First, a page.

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India's Communist Patriarch Dies At 95


Political leaders from across India gathered in the city of Calcutta today for the funeral of a man known as the patriarch of Indian Marxism. When Jyoti Basu died this past weekend, he was 95. He was one of Indias most prominent politicians and one of the worlds longest serving elected communist leaders. These days, capitalism and consumerism are sweeping across India, but as NPRs Philip Reeves reports, Calcutta is one of last bastions of Marxism.

PHILIP REEVES: Kolkata is a city addicted to politics. Hundreds of grubby red flags bearing the communist hammer and sickle flutter by the side of the road leading from the airport.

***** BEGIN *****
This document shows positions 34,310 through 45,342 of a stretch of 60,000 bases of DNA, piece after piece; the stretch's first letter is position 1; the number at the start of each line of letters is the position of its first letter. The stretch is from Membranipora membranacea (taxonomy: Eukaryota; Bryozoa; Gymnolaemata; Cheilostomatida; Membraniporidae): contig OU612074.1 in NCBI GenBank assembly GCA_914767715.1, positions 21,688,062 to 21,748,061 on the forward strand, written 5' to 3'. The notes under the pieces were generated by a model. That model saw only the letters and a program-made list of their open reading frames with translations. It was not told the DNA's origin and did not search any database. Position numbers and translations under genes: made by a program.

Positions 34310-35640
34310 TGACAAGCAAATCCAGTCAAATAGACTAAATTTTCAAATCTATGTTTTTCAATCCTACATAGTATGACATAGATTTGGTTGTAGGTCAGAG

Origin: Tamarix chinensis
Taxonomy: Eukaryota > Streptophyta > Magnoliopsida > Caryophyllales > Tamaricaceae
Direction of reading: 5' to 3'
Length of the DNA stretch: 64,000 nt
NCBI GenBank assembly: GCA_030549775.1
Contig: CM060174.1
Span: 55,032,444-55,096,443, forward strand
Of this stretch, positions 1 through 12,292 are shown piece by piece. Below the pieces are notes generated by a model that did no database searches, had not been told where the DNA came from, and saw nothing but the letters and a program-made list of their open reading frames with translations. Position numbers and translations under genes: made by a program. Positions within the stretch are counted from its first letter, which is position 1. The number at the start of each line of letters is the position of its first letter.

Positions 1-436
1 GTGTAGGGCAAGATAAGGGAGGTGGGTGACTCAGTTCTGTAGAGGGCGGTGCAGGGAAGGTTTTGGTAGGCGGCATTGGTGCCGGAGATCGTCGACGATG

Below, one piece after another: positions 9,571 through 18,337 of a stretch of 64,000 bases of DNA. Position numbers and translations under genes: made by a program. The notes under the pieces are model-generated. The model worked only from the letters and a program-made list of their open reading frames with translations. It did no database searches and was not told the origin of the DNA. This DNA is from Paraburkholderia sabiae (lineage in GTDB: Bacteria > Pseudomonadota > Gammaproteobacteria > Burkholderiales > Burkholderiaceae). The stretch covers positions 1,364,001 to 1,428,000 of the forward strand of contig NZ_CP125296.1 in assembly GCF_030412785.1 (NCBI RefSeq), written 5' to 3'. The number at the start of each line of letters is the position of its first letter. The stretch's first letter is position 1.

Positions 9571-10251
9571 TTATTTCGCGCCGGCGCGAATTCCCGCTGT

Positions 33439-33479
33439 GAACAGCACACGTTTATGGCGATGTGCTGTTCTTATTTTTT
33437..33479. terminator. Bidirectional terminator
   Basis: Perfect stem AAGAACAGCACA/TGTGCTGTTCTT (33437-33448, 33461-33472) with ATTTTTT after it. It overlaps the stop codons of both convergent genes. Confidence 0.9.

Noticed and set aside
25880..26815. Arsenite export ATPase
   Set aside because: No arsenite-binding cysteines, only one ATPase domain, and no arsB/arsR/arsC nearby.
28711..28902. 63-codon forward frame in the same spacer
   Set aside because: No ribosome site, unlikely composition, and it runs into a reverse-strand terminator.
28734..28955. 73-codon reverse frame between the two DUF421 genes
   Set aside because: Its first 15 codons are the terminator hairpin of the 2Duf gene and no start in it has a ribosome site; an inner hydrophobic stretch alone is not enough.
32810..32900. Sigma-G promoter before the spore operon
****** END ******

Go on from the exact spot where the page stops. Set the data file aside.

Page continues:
Unidentified Man #1: (Foreign language spoken)

REEVES: You dont have to drive far before you run into a Marxist with bullhorn. A few miles down the road, someone else is making a speech.

Unidentified Man #2: (Foreign language spoken)

REEVES: This time its one of the communists political foes. Hes undeterred by the traffic, the mustard yellow taxis and grimy buses, the bullocks and bikes, all battling to carve a path through yet another jam. That scene a couple of days ago is what is like on pretty much any average day in Kolkata. Thats why they say politics runs in the veins of the city. Thats why some people call it the red fortress. Today though was different than most. Today the city paused in its stride for the funeral of Jyoti Basu, the man Indias media calls the king of the communists. Kolkata is capital of the state of West Bengal. For 23 years, Basu was West Bengals chief minister, in charge of a communist-led coalition thats still in power.